Spiritualist mediums might be more prone to immersive mental activities and unusual auditory experiences early in life, according to new research.
An historical document clearly indicates that the Hosokawa clan of Japan's Kokura Domain stopped producing wine in 1632, the year before the shogunate ordered them to move to the Higo Domain. Researchers believe the reason for halting wine production was directly related to the move and because wine was considered a drink of Christianity, which was harshly suppressed at that time in Japan.
Astronomers have catalogued 126 years of changes to HS Hydra, a rare evolving eclipsing binary star system. Analyzing observations from astro-photographic plates in the late 1800s to TESS observations in 2019, they show that the two stars in HS Hydrae began to eclipse each other around a century ago, peaking in the 1960s. The degree of eclipsing then plummeted over the course of just a half century, and will cease around February 2021.
The transition from the Medieval Warm Period to the Little Ice Age was apparently accompanied by severe droughts between 1302 and 1307 in Europe. In the journal Climate of the Past, researchers from the Leibniz Institutes for the History and Culture of Eastern Europe (GWZO) and Tropospheric Research (TROPOS) write that the 1302-07 weather patterns display similarities to the 2018 weather anomaly, in which continental Europe experienced exceptional heat and drought.
Phosphorous, calcium and charcoal in spotty patches of fertile soil in the Amazon rainforest suggest that natural processes such as fires and river flooding, not the ingenuity of indigenous populations, created rare sites suitable for agriculture, according to new research.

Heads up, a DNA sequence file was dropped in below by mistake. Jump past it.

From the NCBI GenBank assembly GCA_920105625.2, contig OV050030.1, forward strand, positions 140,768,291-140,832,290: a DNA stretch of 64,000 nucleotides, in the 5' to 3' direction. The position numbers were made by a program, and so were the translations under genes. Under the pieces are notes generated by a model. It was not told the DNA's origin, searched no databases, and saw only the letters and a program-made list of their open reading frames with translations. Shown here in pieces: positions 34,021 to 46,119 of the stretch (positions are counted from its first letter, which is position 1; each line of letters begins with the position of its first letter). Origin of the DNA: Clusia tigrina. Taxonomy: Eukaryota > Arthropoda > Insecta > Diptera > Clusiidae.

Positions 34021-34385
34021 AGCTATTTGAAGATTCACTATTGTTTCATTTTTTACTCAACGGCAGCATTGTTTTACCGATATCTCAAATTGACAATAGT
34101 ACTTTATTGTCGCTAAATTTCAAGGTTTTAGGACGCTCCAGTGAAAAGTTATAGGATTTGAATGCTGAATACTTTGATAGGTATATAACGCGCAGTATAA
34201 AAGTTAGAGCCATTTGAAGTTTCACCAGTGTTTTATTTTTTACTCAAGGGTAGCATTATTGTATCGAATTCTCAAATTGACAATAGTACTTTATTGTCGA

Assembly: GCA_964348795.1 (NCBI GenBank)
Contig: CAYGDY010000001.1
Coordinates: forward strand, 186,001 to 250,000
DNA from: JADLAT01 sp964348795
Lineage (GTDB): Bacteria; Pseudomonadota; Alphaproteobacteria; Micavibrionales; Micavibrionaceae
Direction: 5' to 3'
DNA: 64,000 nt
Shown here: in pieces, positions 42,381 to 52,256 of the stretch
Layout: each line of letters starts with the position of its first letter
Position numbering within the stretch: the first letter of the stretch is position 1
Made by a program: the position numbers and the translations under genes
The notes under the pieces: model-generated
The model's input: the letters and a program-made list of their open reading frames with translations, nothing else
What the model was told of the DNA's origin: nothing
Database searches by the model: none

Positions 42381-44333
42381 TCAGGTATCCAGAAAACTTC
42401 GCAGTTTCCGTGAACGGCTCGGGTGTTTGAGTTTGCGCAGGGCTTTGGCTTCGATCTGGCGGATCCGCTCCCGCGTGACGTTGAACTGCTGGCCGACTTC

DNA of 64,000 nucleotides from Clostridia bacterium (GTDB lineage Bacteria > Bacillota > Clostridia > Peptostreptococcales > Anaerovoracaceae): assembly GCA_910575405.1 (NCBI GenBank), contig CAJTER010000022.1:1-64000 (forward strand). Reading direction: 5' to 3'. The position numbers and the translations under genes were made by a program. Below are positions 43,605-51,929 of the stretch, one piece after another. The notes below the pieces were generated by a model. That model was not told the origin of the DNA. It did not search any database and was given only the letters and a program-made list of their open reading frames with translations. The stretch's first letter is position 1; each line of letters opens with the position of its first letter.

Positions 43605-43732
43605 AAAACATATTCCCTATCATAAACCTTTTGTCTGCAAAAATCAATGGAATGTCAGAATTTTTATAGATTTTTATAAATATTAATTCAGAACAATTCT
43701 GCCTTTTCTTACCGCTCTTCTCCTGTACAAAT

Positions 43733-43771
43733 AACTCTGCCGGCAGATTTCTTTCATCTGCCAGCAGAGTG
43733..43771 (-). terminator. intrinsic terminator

The history of the Caribbean's original islanders comes into sharper focus in a new Nature study that combines decades of archaeological work with advancements in genetic technology.
Black children are removed from their families at much greater rates than any other race or ethnicity in this country. At the same time the sheer number of all child abuse investigations in the US is staggering: experts estimate that by age 18 one out of three children has been the subject of a child protective services investigation. Yet, many of these investigations and removals are unjustified, says University of Rochester health policy historian and physician Mical Raz.
Researchers from McMaster University have studied and analyzed thousands of weekly records documenting the deaths of smallpox victims in London, England over the span of nearly 300 years. The analysis provides new and rare insights into the ecology of infectious disease, establishing that the time between epidemics, the size of the outbreaks, and even the season when the epidemics occurred, changed over the centuries.
Scientists in Romania used multiple, complementary imaging techniques to non-invasively study the composition of an aged Jewish parchment scroll. The various analyses can determine the types of materials used in the manuscript's manufacturing, providing historical context for objects of mysterious provenance. The research also offers insights into the item's degradation over time, including indications of previous repair attempts. All of this information helps conservators determine how best to restore such antiques to their original condition.
Late 19th century misconceptions about outbreaks of plague in the ancient world led to an ingrained belief that pandemics inherently cause widespread death and change the course of history, according to a new study by researchers at the University of Maryland's National-Socio Environmental Synthesis Center (SESYNC) and the Hebrew University of Jerusalem.